Stalking bargains in Des Moines10/31/2012
While checking out readers’ choices for Iowa’s ultimate places for steak, I happily discovered that steak dinners need not be a splurge. Chicago Speakeasy, the winner of the Cityview Ultimate Place for Steak Challenge, provides the best example of this. Its lunch menu offers some slightly smaller steak dinners, which include its famous 50-item salad bar, for about half of what steak dinners cost in the evening. Specials on Friday (ribeye) and Monday (prime rib) make them even better deals. They even work for some early birds at dinner time — the lunch menu is offered until 4 p.m.
With incomes down and the price of essentials rising, more people are hunting bargains. So I spent a week stalking some of the best. The Sunday dim sum menu at Kwong Tung packs in people each week until 2 p.m. Siu mai, the superstar of Shanghai dumplings, were stuffed with homemade pork sausage. Fun gor and har gow both delivered whole shrimp, noodles and vegetables in their translucent, rice paper wrappers. Gow gee (pan fried dumplings), wu gok (deep fried taro root paste) delighted. Kwong Tung’s tripe makes Mexican tripe seem chewy. Stuffed sweet peppers were full of shrimp and drizzled with a marvelous black bean sauce. Jin dui (deep fried sesame balls filled with sweet red bean paste) made a marvelous dessert course. Three of us shared nine plates of food for about $9 each and had plenty of leftovers.
Pan-fried chicken is an endangered species. For years WHO legend Jim Zabel touted Christopher’s version of this American classic on the radio and TV. By the new millennium, modern dining habits had forced the restaurant to remove its most famous dish from the menu. Slowly cooking chicken in cast iron skillets simply takes up too much stovetop space and requires too many hours of labor. Fortunately the folks at Christopher’s responded to nostalgic customers’ requests and brought their chicken home to roost — on Tuesdays only, when half a pan-fried chicken dinner costs $15.
Wednesdays are usually the busiest day of the work week at Saints because of its $1 slider specials. One can choose from burgers, French dip, pork tenderloins and crab cakes. All were generously sized, but the pork tenderloins stood out. Normally an order of three costs $8, so Wednesday brings a 62 percent discount.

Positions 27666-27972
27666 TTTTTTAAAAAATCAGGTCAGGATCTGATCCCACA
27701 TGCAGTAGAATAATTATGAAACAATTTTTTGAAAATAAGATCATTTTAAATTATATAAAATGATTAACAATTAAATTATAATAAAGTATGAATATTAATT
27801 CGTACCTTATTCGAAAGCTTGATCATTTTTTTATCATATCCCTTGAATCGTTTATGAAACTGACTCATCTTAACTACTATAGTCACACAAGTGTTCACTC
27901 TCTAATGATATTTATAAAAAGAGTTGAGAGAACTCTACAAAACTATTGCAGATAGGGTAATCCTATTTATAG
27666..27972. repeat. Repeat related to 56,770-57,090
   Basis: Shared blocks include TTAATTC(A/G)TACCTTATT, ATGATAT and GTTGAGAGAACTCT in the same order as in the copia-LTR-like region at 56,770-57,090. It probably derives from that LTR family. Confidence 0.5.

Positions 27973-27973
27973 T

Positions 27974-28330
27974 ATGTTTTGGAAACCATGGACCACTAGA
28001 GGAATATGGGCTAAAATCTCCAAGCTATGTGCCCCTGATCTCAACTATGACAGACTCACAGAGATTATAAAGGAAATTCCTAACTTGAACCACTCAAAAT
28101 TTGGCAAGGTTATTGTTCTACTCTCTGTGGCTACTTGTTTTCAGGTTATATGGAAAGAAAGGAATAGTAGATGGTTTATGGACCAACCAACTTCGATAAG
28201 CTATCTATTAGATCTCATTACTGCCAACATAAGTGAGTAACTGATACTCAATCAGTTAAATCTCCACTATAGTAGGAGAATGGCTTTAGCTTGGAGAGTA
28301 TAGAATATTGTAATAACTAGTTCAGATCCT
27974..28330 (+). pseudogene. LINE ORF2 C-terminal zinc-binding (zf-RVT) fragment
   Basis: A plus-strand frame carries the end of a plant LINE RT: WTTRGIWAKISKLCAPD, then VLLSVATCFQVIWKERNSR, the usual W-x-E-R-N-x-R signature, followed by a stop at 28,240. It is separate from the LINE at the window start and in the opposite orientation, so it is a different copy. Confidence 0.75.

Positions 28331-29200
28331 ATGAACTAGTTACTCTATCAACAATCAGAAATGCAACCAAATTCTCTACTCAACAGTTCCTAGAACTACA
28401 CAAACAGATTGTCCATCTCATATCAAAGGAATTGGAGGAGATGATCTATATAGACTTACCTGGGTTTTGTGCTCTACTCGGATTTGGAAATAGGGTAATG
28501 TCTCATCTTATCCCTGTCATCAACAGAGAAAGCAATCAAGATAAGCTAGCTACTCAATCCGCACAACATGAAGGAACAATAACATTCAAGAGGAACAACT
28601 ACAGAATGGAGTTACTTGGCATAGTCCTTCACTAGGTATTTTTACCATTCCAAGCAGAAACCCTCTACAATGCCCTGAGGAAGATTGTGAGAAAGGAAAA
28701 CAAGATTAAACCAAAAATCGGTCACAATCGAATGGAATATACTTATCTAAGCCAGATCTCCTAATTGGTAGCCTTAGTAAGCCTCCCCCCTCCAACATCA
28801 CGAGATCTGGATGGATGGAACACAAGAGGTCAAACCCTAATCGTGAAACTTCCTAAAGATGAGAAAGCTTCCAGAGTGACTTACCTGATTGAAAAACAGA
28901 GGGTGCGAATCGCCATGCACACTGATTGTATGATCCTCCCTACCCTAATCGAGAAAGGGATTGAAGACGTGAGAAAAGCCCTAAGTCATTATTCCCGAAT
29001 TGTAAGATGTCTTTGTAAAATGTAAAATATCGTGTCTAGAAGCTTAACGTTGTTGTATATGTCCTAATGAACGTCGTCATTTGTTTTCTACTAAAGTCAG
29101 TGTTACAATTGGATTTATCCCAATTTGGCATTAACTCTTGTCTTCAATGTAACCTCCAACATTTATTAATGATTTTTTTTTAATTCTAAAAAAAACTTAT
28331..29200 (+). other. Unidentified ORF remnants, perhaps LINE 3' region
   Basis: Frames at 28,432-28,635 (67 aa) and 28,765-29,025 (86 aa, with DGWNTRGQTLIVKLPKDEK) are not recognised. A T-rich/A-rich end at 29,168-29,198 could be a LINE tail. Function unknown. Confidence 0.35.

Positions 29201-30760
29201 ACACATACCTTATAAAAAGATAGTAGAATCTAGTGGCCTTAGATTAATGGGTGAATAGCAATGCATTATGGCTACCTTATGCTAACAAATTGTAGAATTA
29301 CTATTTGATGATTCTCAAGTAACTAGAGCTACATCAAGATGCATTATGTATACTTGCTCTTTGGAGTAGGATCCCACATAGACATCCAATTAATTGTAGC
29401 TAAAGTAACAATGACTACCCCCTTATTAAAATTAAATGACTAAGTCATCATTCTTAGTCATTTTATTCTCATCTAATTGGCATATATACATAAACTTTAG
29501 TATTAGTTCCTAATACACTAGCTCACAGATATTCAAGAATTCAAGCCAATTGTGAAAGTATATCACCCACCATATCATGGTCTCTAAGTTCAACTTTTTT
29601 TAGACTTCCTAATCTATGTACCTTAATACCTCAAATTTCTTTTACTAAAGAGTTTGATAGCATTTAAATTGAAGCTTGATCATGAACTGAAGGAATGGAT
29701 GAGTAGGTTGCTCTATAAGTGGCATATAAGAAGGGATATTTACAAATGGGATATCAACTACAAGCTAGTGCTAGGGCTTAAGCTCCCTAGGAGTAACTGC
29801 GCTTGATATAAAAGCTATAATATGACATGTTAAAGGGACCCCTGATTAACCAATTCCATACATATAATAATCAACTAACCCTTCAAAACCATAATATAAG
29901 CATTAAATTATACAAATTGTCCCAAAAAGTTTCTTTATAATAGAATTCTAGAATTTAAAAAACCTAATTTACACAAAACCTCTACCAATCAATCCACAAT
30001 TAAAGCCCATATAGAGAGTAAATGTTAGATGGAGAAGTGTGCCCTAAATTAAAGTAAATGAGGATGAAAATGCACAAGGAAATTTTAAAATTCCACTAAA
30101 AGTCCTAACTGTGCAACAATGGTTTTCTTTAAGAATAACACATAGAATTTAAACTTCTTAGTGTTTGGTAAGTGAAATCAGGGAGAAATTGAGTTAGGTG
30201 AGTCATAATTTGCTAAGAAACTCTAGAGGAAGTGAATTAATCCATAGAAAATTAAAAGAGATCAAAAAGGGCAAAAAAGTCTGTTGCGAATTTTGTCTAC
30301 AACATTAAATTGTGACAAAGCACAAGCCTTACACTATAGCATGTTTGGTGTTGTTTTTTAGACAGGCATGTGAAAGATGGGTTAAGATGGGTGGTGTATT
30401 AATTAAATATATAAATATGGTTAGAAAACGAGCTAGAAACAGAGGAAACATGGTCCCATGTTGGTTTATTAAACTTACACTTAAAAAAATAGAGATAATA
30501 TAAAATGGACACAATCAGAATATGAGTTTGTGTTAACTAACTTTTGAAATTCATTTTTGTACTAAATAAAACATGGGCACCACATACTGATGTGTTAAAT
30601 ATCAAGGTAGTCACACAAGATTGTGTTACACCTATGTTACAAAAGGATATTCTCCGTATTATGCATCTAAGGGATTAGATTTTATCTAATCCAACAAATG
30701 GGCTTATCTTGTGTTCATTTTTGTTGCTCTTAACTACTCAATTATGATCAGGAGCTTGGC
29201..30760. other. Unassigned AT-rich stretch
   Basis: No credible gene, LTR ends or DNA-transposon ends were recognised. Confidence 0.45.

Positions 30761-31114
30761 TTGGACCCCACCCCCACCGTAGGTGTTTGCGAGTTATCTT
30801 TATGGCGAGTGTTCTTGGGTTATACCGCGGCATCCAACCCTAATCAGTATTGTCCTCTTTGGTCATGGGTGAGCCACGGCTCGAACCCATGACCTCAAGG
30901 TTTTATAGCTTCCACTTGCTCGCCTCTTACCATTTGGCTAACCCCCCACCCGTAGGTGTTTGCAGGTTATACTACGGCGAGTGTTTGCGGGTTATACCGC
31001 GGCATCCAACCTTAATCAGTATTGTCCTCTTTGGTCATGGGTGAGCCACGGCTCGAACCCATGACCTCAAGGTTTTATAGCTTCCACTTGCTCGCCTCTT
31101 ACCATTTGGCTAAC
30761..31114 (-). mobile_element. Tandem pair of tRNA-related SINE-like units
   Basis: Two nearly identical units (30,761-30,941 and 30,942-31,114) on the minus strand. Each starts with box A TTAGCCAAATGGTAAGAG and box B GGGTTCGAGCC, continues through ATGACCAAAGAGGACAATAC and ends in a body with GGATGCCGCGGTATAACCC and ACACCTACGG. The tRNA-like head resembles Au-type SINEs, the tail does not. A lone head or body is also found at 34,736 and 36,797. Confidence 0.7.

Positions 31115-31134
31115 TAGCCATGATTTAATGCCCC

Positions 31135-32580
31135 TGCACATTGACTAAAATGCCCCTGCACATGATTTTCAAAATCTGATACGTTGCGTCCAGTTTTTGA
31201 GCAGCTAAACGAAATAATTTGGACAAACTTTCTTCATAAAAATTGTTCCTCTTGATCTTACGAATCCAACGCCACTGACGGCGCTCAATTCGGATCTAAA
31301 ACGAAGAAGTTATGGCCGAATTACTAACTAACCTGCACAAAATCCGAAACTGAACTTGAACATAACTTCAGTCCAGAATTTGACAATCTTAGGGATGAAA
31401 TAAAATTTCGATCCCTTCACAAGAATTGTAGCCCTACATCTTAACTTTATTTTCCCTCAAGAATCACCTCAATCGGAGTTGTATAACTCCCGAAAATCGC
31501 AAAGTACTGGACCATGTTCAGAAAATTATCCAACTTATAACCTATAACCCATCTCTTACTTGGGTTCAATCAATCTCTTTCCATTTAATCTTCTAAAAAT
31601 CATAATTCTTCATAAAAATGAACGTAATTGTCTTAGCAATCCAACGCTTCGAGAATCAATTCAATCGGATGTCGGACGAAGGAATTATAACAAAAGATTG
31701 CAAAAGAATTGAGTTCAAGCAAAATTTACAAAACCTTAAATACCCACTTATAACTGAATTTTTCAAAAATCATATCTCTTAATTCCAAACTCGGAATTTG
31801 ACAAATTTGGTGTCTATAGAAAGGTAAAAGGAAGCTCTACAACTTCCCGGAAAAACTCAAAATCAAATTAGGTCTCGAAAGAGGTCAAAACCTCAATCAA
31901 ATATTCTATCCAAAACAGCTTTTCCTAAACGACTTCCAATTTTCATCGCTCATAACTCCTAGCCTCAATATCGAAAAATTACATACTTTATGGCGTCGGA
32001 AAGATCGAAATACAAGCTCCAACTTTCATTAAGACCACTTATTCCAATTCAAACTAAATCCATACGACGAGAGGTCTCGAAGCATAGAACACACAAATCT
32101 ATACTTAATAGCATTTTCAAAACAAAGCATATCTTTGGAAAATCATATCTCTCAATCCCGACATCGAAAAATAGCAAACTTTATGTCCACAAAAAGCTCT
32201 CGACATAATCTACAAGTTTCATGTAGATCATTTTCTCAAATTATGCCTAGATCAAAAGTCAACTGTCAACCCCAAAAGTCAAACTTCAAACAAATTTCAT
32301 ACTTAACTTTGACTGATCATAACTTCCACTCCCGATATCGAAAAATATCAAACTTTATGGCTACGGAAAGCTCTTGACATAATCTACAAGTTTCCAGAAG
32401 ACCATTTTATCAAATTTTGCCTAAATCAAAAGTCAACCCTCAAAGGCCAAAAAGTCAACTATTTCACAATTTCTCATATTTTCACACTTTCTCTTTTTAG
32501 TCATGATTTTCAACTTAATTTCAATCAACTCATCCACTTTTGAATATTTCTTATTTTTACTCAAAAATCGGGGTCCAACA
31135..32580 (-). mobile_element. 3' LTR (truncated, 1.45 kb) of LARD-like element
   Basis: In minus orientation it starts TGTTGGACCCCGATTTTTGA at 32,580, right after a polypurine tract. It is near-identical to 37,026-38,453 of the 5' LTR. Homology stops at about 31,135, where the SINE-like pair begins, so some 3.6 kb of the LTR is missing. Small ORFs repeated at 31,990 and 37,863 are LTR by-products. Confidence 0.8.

After paying our check at another restaurant recently, my dinner partner exclaimed, “Holy shit, we could have eaten twice as well at Wasabi Chi for less. And we could have eaten there twice during happy hour.” Wasabi Chi, my choice as the best new restaurant in Des Moines a year ago, offers a daily Feng Shui Hour special (between 3 and 5:30 p.m.) when appetizers and sushi rolls are half priced in the bar. A shrimp tempura plate cost just $5. Six dollars bought the best ceviche in town (with octopus, salmon, shrimp and white fish) or seared tuna. These prices are offered seven days a week, too.
Travelers to Europe have long taken advantage of lunch menus being considerably less expensive than dinner menus in better restaurants. Continental-style cafés in Des Moines don’t usually offer that steep of discounts though. Alba is a delightful exception. Even signature entrees like pumpkin gnocchi or herbed chicken risotto are priced under $10 at lunch. Alba’s also my favorite spot for a burger, superbly seared and served on homemade buns with a side dish for as little as $7. I enjoyed a fantastic parsnips bisque (with a pear compote as my side) on a cheeseburger for $7 last week. You can add a scoop of braised short ribs for just $2. The soup alone costs $8 on the dinner menu.
Cuatro sold to a group led by Jay Wang of Wasabi Chi and will reopen soon as Kampei Japanese Bistro… Maggie Moo’s ice cream shop in Clocktower Square closed. CVAlba, 524 E. 6th St., 244-0261 Kwong Tung, 2712 Ingersoll Ave., 244-8813 Saints, 4041 Urbandale Ave., 270-6175 and 265 50th St., West Des Moines, 440-4703 Christopher’s, 2816 Beaver Ave., 274-3694 Wasabi Chi, 5418 Douglas Ave., 528-8246.